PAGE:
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Commission for the Blind and Visually Impaired
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The Randolph-Sheppard Act (1936) authorized the Commission to license qualified blind clients to operate vending stands in federal and federally-sponsored buildings, later broadened to include state, municipal and private buildings.  There are presently 63 Commission-sponsored newsstands, snack bar, and coffee shop facilities throughout the state, and three more are planned.

Vocational Rehabilitation Services were formally organized in 1941 under the supervision of Carl Pirrups-Hvarre.  These services provided a wider range of training, placement, counseling and guidance to prepare blind clients for employment and to bring them together with the business establishment.  This comprehensive rehabilitation service also incorporated diagnostic and restorative procedures to minimize visual handicaps affecting employability.

The Commission has not only been concerned, however, with the issue of vision in the workplace.  Prevention and total sight care have always been the primary concern of those dedicated to serving blind and vision impaired people.

From 1911 to 1918, the Commission, concerned citizens and private organizations such as the New Jersey Association for the Blind pooled their resources to secure legislation to promote research into blindness prevention.  Eye Health Services were formally established in 1943 under the supervision of the late Emma Howe, and the nation's first traveling eye unit and glaucoma registry were organized.  These services have continued to grow over the years and provide clients with the most sophisticated tools available to detect sight-threatening illnesses promote sight conservation and utilize restoration technologies.

Under the direction of Joseph Kohn, (1964-1976), the size and scope of the Commission's staff and service programs more than doubled.  Significant expansions occurred in many departments: social services under the supervision of Helen Gromann; the home industries program under the supervision of Dan Sullivan; vocational rehabilitation under the supervision of Irv Kruger, an expanded contract workshop program; the career development program; the opening of the George Meyer Textbook and Materials Center; volunteer programs; preschool screening programs; and many more.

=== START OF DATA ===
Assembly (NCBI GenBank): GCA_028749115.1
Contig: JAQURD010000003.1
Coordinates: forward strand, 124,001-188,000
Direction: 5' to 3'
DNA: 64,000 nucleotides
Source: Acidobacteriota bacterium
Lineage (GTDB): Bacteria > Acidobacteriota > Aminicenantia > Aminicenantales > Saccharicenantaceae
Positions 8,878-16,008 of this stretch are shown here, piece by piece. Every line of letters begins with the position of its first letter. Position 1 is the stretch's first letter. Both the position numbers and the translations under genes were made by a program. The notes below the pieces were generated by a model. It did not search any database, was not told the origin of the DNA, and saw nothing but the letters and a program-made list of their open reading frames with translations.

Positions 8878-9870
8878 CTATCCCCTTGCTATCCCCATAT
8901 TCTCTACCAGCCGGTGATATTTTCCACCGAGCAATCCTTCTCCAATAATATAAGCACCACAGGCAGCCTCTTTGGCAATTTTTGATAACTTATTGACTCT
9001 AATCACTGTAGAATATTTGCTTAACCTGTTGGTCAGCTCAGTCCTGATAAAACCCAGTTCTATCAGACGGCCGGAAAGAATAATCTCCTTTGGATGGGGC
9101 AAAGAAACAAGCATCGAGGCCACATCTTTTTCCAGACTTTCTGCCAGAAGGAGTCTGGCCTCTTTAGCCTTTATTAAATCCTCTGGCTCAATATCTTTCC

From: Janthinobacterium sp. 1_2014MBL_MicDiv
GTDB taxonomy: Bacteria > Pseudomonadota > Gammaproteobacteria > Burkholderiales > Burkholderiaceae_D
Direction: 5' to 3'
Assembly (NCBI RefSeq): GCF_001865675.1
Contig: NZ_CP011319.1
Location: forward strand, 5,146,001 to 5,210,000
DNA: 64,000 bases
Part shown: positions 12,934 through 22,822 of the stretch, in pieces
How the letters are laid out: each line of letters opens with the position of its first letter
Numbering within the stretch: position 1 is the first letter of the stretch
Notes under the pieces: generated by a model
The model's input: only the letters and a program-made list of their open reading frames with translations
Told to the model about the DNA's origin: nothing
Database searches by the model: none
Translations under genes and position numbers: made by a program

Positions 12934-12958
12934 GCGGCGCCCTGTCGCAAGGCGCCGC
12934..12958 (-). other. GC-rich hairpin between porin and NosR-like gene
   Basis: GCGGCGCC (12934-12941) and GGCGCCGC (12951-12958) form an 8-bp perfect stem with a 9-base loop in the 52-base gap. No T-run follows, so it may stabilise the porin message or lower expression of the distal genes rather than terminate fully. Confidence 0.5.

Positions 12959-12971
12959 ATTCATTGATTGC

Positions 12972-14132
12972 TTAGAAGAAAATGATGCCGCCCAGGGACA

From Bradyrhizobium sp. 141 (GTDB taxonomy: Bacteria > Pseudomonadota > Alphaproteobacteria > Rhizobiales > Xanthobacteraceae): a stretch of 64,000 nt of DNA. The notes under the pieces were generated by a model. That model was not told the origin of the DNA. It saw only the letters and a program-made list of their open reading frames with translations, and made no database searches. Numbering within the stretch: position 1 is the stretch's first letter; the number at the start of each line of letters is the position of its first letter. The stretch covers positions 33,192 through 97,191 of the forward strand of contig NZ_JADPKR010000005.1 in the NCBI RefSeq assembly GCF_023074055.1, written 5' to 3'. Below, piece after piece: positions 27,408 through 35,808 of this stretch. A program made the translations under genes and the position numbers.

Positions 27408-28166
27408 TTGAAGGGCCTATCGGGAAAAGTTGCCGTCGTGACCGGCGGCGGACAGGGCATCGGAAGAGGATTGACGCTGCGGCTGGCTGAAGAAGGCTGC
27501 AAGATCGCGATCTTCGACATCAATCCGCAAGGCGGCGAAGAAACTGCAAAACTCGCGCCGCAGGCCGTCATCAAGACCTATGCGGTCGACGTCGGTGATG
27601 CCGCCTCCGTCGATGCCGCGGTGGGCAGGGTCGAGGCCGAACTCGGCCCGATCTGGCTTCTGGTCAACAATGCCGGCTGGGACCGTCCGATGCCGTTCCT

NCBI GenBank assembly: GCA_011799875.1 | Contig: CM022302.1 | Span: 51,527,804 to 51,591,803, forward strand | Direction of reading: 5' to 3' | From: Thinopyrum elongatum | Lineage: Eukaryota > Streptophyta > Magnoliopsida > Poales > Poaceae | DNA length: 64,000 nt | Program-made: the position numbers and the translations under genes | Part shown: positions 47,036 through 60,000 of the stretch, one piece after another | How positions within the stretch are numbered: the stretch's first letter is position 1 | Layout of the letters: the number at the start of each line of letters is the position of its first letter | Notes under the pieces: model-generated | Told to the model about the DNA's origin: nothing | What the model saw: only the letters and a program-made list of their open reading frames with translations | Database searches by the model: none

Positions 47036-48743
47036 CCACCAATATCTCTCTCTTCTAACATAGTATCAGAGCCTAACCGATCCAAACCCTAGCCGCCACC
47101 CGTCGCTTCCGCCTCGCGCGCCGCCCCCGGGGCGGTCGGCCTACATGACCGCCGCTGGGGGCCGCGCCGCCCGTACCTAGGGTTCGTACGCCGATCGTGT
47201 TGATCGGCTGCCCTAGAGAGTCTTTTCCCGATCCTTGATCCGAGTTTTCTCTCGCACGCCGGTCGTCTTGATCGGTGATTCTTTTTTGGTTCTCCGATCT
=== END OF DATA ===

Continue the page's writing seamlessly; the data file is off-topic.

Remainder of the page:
The Commission has also benefited from the individual support of private citizens, beginning with the Churchill Fund in the early 1900's.  Sarah Churchill, a prominent Montclair resident who dedicated her time as well as her substantial resources to the Commission and its clients, set a precedent for private patronage which has carried through the years by way of the Welfare and Client Assistance funds and the New Jersey Fund for the Blind.

Caroline Rose Foster, a client of the Commission from 1964 until her death in 1979 at age 102, bequeathed a sizable sum from her estate to promote the Commission's work for blind and vision impaired people.  A Morristown resident since 1881, Miss Foster distinguished herself in the social and political life of Morris County and the state.  Appropriately, she specified in her will that the funds derived from the interest on her gift to the Commission be used for "the amelioration of the condition of the blind."

Invaluable services have been provided by other people including the volunteers who spent hours transcribing thousands of pages and tapes for the Cornmission's clients.

Other contributions were made by those who served on the Commission's Board of Trustees, such as the late Dr. Joseph Kler, Nathan Rogoff, Joseph Mellilo, and Margot Studer,  all long-term members.

Consumer involvement and client responsibility have also played a major role in shaping the Commission's present levels of efficiency.  With the establishment of the first Consumer Forum in 1964, under the auspices of Governor Richard Hughes, consumer groups and individual clients began to take active participation in the Commission's decision and policy- making procedures. 

The Commission's present efforts and future goals for the next decade are to continue applying all resources towards preventing blindness and providing services that facilitate equality in education, employment and quality of life for New Jersey’s vision impaired residents.

Over 100 years ago the New Jersey State Commission for the Blind, guided by the blind teacher from Massachusetts, Lydia Hayes, established a tradition of dedicated service for blind and vision impaired people which has grown and flourished into a modern, multiservice agency prepared to identify and serve the state's more than 259,000 vision impaired citizens.

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